High Court Of Punjab & Haryana
CIT vs. Sukhjit Starch & Chemicals Ltd.
Sections 216, 256(2)
Asst. Year 1988-89
G.S. Singhvi & M.L. Singhal, JJ.
IT Case No. 10 of 1996
15th May, 2001
R.P. Sawhney with Rajesh Bindal, for the Revenue : J.C. Nagpal, for the Assessee
G.S. SINGHVI, J. :
This is a petition under s. 256(2) of the IT Act, 1961 (for short, “the Act”), for directing the Tribunal, Amritsar Bench, Amritsar (for short, “the Tribunal”), to draw up the statement of case and refer the following questions to this Court for its opinion : “(1) Whether, on the facts and in the circumstances of the case, the Tribunal was right in law in deleting the interest charged under s. 216 levied in this case for underestimating the advance tax thereby reducing the amount payable in the first two instalments ? (2) Whether, on the facts and in the circumstances of the case, the Tribunal was right in law in holding that in cases where assessments are framed under s. 143(1) and not under s. 143(3) interest under s. 216 is not chargeable for deficient payment in the first two instalments?”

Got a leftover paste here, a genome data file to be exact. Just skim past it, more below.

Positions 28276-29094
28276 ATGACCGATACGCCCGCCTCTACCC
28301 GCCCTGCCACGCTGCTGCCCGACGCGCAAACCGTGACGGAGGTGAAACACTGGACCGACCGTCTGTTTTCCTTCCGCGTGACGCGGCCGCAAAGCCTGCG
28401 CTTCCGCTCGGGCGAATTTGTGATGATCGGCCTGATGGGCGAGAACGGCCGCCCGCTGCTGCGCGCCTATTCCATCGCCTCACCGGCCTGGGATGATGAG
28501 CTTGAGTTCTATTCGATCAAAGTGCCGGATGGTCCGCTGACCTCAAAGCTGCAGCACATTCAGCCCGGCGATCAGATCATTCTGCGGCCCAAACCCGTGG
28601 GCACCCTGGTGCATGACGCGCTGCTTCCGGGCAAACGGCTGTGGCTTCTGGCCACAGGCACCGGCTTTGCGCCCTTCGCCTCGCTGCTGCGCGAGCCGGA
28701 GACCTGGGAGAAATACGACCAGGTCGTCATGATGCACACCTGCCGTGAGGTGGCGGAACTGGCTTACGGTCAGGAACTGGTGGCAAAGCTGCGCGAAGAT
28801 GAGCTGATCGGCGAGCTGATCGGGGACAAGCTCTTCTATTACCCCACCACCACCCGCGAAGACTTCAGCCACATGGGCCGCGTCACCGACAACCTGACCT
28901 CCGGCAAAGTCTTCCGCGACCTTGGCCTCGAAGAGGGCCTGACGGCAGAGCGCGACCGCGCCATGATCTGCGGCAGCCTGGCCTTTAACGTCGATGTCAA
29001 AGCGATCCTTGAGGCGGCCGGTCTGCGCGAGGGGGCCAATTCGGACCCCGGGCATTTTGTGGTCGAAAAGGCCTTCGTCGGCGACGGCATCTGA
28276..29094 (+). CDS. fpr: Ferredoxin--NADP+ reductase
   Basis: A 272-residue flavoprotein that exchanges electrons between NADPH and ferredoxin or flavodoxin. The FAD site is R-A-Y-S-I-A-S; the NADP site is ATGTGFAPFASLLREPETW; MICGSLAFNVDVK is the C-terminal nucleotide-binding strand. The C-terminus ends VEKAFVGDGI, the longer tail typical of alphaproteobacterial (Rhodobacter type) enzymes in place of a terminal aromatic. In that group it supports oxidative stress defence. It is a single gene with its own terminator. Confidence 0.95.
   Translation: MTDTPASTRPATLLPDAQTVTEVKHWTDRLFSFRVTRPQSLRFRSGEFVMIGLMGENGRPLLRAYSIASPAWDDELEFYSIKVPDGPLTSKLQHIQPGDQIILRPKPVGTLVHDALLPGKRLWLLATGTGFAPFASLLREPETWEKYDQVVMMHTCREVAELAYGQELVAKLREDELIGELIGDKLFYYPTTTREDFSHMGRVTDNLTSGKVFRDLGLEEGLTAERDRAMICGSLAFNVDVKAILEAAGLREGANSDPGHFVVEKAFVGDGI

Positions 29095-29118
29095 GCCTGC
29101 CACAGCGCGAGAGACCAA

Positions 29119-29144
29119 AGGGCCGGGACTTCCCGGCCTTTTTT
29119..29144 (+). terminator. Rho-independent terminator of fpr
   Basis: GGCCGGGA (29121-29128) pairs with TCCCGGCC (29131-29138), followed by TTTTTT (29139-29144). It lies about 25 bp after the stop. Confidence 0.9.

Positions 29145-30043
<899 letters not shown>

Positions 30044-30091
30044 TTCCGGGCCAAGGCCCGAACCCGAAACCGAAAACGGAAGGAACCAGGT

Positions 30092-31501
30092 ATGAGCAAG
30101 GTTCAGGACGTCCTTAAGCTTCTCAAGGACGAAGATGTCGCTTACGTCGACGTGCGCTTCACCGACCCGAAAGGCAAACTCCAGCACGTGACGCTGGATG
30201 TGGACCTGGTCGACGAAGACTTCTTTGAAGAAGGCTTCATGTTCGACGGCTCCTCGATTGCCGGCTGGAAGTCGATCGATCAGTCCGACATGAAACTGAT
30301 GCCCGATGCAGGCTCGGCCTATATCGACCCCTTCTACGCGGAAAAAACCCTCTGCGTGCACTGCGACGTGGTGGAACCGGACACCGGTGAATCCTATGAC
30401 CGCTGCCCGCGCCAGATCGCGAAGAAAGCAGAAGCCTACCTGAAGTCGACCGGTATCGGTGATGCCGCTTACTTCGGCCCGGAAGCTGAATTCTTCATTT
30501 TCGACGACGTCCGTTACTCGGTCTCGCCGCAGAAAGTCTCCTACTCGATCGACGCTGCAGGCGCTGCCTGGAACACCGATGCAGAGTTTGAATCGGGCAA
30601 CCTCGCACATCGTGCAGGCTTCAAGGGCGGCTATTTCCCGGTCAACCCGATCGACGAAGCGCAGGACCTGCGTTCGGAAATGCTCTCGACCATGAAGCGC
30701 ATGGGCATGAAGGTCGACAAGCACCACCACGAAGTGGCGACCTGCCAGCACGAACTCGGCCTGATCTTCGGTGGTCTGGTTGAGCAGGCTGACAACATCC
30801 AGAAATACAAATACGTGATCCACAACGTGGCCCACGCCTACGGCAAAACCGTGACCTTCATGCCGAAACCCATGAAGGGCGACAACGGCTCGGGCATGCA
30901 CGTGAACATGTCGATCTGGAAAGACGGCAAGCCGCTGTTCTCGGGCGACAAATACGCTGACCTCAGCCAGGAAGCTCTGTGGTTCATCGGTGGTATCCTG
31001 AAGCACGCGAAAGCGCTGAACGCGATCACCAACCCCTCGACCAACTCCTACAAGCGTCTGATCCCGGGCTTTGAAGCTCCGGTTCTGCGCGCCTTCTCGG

2. The facts of the case are that for the accounting period ending on 31st Dec., 1987 (relevant to the asst. yr. 1988- 89), the petitioner filed a return on 28th June, 1988, declaring an income of Rs. 73,79,650. While framing the assessment under s. 143(1) of the Act, the AO noticed that the assessee had paid total advance tax of Rs. 38,75,000 during the year out of which the first two instalments were only of Rs. 5,00,000 each. He felt that the assessee had estimated the advance tax by reducing the amount payable in the first two instalments and, therefore, charged interest amounting to Rs. 80,832 under s. 216 of the Act. The Commissioner of Income-tax (Appeals), Jalandhar [for short, “the CIT(A)”], partly accepted the appeal of respondent No. 1 and directed that interest under s. 216 be charged in respect of the shortfall with reference to the assessed tax. The assessee as well as the Revenue preferred appeals against the order dt. 11th Sept., 1989, passed by the CIT(A). The Tribunal disposed of both the appeals by a common order dt. 11th Nov., 1994. It dismissed the appeal of the Revenue, but allowed the one filed by the assessee resulting in quashing of the levy of interest under s. 216. Paras 5 and 6 of the Tribunalâs order, which contain the reasons for quashing the levy of interest, read as under : “We have considered the rival submissions. A plain reading of s. 216 of the IT Act, 1961, makes it clear that interest cannot be levied under that section unless the ITO finds that the assessee had underestimated the advance tax payable by him. Payment of interest is mandatory under the provisions of ss. 215 and 217 of the IT Act, 1961. On the other hand, the levy of interest under s. 216 is discretionary. The question of exercising discretion would arise only when the ITO finds that the assessee had underestimated the advance tax payable by it. The term âunderestimateâ indicates that the ITO must find that the assessee had made too low an estimate. The estimate can be said to be an âunderestimateâ if it is deliberate or intentional. Such a finding of an âunderestimateâ cannot be made without appreciation of the facts, which are pleaded or which are available on record and such a finding can be given only when an order is passed under s. 143(3) and not in an order passed under s. 143(1). Accordingly, we will hold that no interest was chargeable under s. 216 because the AO had failed to record a finding that there had been an âunderestimateâ of advance tax by the assessee. We may point out that considering the fact that order passed under s. 216 is appealable and also that penalty is imposable for an intentional false estimate, the word âmayâ used in s. 216 cannot be construed as âshallâ “